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The Relationship Fade: a feminist solution to breaking up Here's the scoop—and techniques.

Whether you’re the one who ended the relationship or the one who had to endure the whole “It’s-not-you-it’s-me/let’s-just-be-friends” thing, breakups are tough. Even breakups that are conducted in the most dignified way possible — as in, no tires have been slashed and no stuffed animals heads have been torn off and mailed to the other party — can seriously sting.

Who wants to keep rehashing the awkward-at-best breakup conversation? Who wants to see the look of pity on your exes face, or, worse, have to feign one for the person you just dumped? If you hate confrontation of this sort, there’s a new relationship ending technique in town that you might get on board with.

It’s called “the fade,” and it’s the best way to breakup with someone without ever having to have “that talk.”

The relationship fade is essentially when, instead of having that horrible breakup conversation, one simply “fades out” of the person that they have been seeing’s life. Let’s say that you’ve been on a handful of dates with somebody and by date six, you’re just not feeling it so much. You could call that person up and tell them that they are just not your cup of tea anymore, or you could subtly drop out of their life.

Say you made plans with that person twice a week, consistently, for three weeks. In a relationship fade, your plans would get further and further spaced out until you’re only making plans in theory. You make plans without any firm dates or times, and there will always be an excuse as to why you can’t firm up your schedule. You’ll definitely go see that improv troop at their next show, once your cousin heads back home from his visit. You’re definitely up for a movie sometime next week once work slows down. Yeah, you can grab coffee once you get over this bad case of the sniffles.

With a fade, you’re telling the person that you’re seeing that you do still enjoy spending time with them and want to continue — even though your physical actions say the complete opposite.

The next step is to only communicate with the person via the lowest forms of communication possible. That means completely skipping things like calling and texting and going straight for liking their Instagram photos of cleverly themed cupcakes (because liking personal photos seems too, well, personal) and favoriting tweets that quote movies you kind of like. This is just enough communication to make you not seem like a total douchebag for icing them out, and yet, not enough to make it seem like you actually want to follow through with any of your theoretical plans.

Some people, however, won’t accept the fade right away. Some will assume that because you’re consistently contacting them — even in the most benign, non-committal ways possible — you are actually interested in continuing to date them. If these actions seem to suggest that they should contact you to firm up said theoretical plans, you can always return to the first step and re-enter the fade cycle. Eventually, they’ll start to miss you less and less, and stop trying.

The benefits of the fade? Well, for one, no one gets their ego bruised — not the person you’re dating, and, most importantly, not you! Because breakups suck, the person who did the dumping is often seen as the “bad” person in the relationship. And who wants to be the bad person in the relationship?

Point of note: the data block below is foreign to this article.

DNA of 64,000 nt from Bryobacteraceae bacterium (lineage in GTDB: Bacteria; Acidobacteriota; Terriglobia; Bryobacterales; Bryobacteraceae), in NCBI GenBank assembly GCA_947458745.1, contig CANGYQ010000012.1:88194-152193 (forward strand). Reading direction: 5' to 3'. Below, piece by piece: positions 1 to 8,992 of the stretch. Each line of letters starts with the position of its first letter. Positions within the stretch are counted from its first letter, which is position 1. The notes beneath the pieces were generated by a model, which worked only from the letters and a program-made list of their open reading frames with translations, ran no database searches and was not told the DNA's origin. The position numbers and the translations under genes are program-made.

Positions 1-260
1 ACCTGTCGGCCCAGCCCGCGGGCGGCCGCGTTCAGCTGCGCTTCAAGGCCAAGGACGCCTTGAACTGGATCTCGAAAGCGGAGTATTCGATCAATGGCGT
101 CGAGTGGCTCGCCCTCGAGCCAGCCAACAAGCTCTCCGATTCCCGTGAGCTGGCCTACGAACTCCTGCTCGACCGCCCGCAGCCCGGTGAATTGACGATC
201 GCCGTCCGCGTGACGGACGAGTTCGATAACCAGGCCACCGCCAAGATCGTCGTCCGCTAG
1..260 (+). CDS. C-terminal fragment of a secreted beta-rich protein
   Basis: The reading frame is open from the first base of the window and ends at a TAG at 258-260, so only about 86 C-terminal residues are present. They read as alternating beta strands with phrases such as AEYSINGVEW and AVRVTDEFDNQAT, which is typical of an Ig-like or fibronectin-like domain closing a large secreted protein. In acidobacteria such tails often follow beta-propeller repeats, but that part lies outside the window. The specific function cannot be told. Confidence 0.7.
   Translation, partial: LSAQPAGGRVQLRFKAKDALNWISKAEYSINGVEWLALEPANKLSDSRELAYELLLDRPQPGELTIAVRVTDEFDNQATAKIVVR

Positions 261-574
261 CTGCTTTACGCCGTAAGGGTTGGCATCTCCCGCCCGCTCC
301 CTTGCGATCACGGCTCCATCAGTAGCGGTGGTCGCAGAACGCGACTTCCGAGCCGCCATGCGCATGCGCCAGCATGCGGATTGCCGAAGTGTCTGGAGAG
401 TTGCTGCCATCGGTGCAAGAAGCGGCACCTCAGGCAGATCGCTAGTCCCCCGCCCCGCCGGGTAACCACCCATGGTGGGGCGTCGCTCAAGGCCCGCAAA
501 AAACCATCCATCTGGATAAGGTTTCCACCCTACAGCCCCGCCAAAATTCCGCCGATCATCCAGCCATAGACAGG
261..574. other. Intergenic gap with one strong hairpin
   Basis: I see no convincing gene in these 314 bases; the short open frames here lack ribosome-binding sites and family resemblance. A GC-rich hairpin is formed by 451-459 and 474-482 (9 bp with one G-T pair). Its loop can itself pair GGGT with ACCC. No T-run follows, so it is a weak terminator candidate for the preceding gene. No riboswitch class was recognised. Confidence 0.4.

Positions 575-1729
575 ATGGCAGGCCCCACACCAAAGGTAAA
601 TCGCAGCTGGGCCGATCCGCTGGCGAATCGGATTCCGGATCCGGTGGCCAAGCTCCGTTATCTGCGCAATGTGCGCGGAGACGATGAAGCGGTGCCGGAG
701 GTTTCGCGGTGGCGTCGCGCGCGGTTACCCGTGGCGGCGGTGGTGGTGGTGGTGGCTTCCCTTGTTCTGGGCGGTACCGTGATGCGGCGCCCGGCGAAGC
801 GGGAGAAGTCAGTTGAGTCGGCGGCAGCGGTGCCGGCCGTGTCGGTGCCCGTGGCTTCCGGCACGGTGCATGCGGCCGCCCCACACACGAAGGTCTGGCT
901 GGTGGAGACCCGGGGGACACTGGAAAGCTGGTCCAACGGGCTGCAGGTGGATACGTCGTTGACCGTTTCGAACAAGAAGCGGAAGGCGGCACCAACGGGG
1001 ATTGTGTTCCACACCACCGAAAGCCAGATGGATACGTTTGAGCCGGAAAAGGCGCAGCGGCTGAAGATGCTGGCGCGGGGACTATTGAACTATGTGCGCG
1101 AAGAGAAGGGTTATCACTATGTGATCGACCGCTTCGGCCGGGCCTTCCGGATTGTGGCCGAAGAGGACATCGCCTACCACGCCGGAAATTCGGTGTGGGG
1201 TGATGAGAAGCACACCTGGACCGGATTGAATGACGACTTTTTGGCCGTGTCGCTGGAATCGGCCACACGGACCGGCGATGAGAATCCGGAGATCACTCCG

But, here’s the major problem with the fade. The fade allows the fader to remain blameless while they confuse the hell out of the person on the other side of the relationship. (Just an FYI, anyone who attempts the fade in a serious relationship isn’t going to get away without blame — if you’re serious with someone and you attempt this when you have a plethora of other options, you are officially awful.)

Yes, fading out of someone’s life — especially someone whom you are only seeing casually — seems like a nice way to save you and the person you’re dating from having to endure a potentially awkward and painful conversation. And, in many cases, it is. If you’ve only been out with someone a couple of times, there really isn’t any harm in casually making yourself a little less available — in fact, in that case, it’s probably the more polite route to go down, considering that it’s more awkward to assume that the person has already decided that they want a serious relationship with you.

The trouble with the fade is that many people rely on it to avoid ending something that simply isn’t working out on their end. Because the fader acts as if nothing is wrong, it’s incredibly confusing for the person they are dating — it’s difficult to discern whether the fader is seriously busy (because, hey, that does sometimes happen) or whether they are really just blowing them off. It’s not fair to leave someone hanging because you’re too afraid to look bad in their eyes, or to make them feel uncomfortable. Yes, there are plenty of people who will get the hint — but what about the ones who don’t? Those people are just left wondering whether or not you’re actually still dating while you’ve already emotionally cut all of the ties.

Ultimately, as much as it will suck to hear, it won’t be a tragedy if you have to spell out that you’re no longer interested in pursuing a romantic relationship with the other person. But unless we have some serious reason to distance ourselves from the person we have been seeing (yes, I am aware that there are situations where it’s safer or more reasonable to bow out of a relationship without a major announcement) can we all agree that honesty is the best policy?

I mean, at the end of the day, being broken up with is really just a great excuse to eat Flamin’ Hot Cheetos in bed. Don’t take that away from people.

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